Does the manager matter more in New York than in most places?

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John Harper warns new Mets GM Sandy Alderson to be careful about his managerial pick. Why? Because things are totally different in New York:

In New York, the manager matters more than most places. The scrutiny on every decision demands a certain type of personality, as does the magnitude of dealing with the media – as well as creating the right clubhouse culture . . .  Joe Girardi has survived and even thrived to some extent despite being a control freak who gives the impression that he would be more comfortable undergoing a colonoscopy than he is dealing with the New York media on a daily basis.
I’d say there’s an argument that, in New York, a manager matters even less.  What other city has seen a team fire a successful manager only to have the team not miss a beat with his successor more often than New York?  Houk won after Stengel was let go. Lemon won after Martin. Girardi won after Torre. The guy in the dugout has probably mattered less in New York than anywhere.
Of course, all of those examples are the Yankees, not the Mets. But the Mets have been awful under a lot of different managers. Without fundamental changes in how the team does business, they’ll continue to be awful.  Which suggests to me that the manager is the least of the Mets’ concerns right now. It’s Alderson’s moves and his vision that will make the difference.
Is temperament irrelevant? Of course not. But whether Sandy Alderson hires a manager who can deal with the New York media is something that should concern the New York media more than it should concern Sandy Alderson.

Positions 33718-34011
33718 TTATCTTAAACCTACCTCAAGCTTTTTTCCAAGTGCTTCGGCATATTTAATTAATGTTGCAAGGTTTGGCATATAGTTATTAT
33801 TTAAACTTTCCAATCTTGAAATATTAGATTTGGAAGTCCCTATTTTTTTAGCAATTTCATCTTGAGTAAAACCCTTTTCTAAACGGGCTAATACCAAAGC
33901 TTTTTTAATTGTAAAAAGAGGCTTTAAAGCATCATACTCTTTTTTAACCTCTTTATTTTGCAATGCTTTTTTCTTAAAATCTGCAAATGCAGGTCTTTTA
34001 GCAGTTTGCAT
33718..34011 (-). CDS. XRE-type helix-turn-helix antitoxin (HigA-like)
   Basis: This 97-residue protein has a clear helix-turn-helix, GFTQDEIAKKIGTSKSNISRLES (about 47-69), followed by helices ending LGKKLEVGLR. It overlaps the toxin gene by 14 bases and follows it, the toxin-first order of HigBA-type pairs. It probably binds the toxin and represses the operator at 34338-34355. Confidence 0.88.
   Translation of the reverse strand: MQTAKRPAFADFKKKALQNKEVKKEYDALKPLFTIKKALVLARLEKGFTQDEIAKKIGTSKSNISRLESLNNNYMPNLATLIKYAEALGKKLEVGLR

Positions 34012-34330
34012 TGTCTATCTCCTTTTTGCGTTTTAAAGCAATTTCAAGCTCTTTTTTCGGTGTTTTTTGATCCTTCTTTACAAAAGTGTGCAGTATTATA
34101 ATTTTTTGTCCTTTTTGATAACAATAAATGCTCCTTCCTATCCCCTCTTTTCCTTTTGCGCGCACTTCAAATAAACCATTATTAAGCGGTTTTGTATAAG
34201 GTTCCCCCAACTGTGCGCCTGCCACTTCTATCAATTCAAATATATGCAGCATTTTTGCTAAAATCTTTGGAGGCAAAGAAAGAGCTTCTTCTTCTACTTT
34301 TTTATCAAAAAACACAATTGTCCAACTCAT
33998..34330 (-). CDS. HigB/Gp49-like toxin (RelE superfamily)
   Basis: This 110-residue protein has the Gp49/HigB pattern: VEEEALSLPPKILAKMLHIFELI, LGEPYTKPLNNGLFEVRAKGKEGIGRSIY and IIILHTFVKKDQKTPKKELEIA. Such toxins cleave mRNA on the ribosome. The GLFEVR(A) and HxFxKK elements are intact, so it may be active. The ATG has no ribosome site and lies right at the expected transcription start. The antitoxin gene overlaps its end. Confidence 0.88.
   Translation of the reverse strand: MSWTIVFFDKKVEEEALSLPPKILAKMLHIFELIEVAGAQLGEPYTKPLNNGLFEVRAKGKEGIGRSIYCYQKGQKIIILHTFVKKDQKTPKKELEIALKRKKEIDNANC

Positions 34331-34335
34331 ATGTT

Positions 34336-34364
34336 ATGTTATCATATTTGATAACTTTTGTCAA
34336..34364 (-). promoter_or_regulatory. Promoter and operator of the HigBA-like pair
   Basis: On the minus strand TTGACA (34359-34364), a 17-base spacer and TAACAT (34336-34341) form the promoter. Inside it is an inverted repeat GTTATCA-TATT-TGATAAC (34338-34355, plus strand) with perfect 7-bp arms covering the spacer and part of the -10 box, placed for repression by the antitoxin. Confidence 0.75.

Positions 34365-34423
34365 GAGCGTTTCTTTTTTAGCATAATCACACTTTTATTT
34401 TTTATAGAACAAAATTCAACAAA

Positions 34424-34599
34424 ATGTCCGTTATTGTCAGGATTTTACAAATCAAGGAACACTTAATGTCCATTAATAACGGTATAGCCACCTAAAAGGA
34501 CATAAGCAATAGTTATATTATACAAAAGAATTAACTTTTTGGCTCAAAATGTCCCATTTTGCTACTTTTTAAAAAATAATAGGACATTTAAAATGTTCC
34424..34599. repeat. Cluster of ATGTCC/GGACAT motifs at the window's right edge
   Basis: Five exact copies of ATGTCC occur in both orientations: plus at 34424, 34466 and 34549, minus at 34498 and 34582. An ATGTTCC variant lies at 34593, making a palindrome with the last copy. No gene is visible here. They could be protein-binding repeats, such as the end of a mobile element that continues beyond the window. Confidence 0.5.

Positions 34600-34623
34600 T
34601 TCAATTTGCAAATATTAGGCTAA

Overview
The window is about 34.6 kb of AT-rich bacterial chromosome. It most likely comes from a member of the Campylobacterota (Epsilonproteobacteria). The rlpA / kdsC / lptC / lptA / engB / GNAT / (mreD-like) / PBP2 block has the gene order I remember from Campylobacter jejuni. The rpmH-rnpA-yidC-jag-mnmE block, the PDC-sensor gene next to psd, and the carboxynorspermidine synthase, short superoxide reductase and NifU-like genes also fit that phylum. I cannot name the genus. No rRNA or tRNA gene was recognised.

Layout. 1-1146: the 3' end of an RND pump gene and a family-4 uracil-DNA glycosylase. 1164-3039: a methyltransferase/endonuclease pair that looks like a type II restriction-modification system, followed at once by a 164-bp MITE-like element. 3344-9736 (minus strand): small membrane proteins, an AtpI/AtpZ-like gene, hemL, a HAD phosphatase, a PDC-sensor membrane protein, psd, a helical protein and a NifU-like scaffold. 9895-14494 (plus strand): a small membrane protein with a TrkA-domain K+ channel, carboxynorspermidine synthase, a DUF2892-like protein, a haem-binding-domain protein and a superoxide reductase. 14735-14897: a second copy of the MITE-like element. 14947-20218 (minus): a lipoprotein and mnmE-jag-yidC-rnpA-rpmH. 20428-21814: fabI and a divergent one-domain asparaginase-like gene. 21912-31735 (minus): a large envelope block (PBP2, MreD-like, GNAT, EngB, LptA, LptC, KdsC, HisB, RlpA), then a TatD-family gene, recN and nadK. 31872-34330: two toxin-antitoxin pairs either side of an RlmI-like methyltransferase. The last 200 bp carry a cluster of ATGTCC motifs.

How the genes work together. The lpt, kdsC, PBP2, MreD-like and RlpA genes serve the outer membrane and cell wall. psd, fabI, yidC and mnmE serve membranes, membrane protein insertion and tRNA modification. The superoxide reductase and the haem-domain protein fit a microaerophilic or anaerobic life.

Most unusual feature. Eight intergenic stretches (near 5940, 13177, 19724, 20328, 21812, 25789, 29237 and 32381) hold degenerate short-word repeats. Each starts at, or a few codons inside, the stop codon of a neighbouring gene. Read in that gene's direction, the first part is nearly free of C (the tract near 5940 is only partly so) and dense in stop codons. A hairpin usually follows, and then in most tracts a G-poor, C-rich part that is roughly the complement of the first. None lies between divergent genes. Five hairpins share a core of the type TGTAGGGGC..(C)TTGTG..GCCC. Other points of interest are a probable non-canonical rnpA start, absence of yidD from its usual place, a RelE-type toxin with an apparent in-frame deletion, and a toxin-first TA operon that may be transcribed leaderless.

Yadier Molina ties record for the most games caught with one team

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Yadier Molina has two World Series rings, multiple Gold Gloves, Platinum Gloves, All-Star appearances and a Silver Slugger award. He now has an all-time record too.

The record: the most games caught with one team. Last night he caught his 1756th career game with the Cardinals, with ties him with Gabby Hartnett of the Cubs, who last caught in 1941 and set the record in 1940, his last season with Chicago. Molina will break the record next time he dons the tools of ignorance, likely tonight against the Phillies.

Given how badly catchers get beaten up — and Molina has taken a beating at times in his career — and given how well mastery of the position leads to a catcher earning journeyman status, as it were, it’s quite a thing to catch that many games for one team.

Given that Molina is under contract with the Cardinals for two more seasons and has stated his desire to retire a Cardinal many times, he’s likely to put that record so far out of reach that it’ll likely take at least another 78 years to break it, if indeed it is ever broken.